• Alan Wilkinson

       /  20th May 2020

      Interesting. The Herald has been campaigning against Bridges for weeks but O’Brien is breaking ranks.

      Reply
      • Gezza

         /  20th May 2020

        I found that rather a jumbled muddle. Tova O’Brien, another self-annointed media star. No time for her at all.

        Reply
      • Duker

         /  20th May 2020

        Tova – “You have got to admire the guts on this guy. It was a political power play for the ages. ”
        Its Management/Political leadership 101….not a power play for the ages, just as absurd as her ‘Ardern highest in a century.’

        However it does point to Bridges having made the effort behind the scenes to get Tova onside, probably through Paula Benefit who sinks or swims with Bridges

        Reply
      • Alan Wilkinson

         /  20th May 2020

        The Herald is quoting Collins and Mitchell saying the coup will fail.

        Reply
        • Maybe it will, but that’s likely to do more damage than if successful. It would show a divided and disgruntled caucus, with no easy way to repair the damage. Bridges was already struggling to appeal to the public, and clinging to power won’t change that.

          Reply
        • duperez

           /  20th May 2020

          Do you think that Collins and Mitchell angle is part of the Herald ‘campaigning’ against Bridges?

          That piece is garbage journalism of the type which often draws your ire. I called it ‘journalism’ for want of a better word. It’s at the level of 7 or 8 year old girls whispering about some other kid, playing some sort queen bee wannabe game.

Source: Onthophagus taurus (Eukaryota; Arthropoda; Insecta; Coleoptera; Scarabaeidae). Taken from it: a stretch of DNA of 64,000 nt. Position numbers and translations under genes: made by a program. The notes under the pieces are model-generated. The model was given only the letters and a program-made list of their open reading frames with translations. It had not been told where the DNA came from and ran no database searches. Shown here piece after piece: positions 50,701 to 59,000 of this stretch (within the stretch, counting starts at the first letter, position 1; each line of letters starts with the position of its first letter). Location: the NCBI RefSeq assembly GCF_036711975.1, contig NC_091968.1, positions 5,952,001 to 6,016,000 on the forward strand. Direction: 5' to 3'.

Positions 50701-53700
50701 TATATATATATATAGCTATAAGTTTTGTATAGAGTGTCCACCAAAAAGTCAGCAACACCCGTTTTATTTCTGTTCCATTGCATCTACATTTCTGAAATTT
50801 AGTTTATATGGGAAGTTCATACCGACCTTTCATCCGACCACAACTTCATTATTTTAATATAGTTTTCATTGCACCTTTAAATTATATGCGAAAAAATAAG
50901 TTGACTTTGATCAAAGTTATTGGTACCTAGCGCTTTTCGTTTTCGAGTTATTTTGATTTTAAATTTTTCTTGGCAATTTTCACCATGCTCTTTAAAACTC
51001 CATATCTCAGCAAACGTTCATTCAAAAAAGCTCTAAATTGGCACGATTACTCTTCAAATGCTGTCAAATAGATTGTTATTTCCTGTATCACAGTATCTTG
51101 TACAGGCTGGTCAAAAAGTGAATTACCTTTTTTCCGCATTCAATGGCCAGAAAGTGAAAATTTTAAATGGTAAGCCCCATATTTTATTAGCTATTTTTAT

Reply
        • Gezza

           /  20th May 2020

          Could be right.

          He’s got the background for the job, but he’s a bit long in the tooth to go up against the twentysomething Jacinda passes herself off as, he’s not quite so photogenic as Bridges, doesn’t that thick vigorous-looking hair, & needs to do something with that hairstyle. Go for the headshave, maybe?

          But if they go in to the election with Bridges still at the helm, he’s still gonna be unpopular, especially with the mums n girls.

          Reply
          • Gezza

             /  20th May 2020

            Sacré bleu! 😠
            *doesn’t have that thick vigorous-etc.

            Reply
  8. Gezza

     /  20th May 2020

    Winston tries to be helpful:

    “Meanwhile, Deputy Prime Minister Winston Peters told Newstalk ZB if Bridges was rolled, he would not rule out working with the National Party.

    “We think the electorate should decide the combination after the election, not before. Having said that, the ruling out of me by Simon Bridges, again demonstrates how little he knows about the strategic importance of politics. You never say never.”

    Bridges did not seem to “grasp” putting the country first, he said. Even though Bridges may not make the post-election phone call to NZ First, someone else might, he said. Peters pointed out he had predicted Bridges would not make it to the election without a challenge. “Simon’s problem, sadly, is that he is just not authentic,” he told ZB.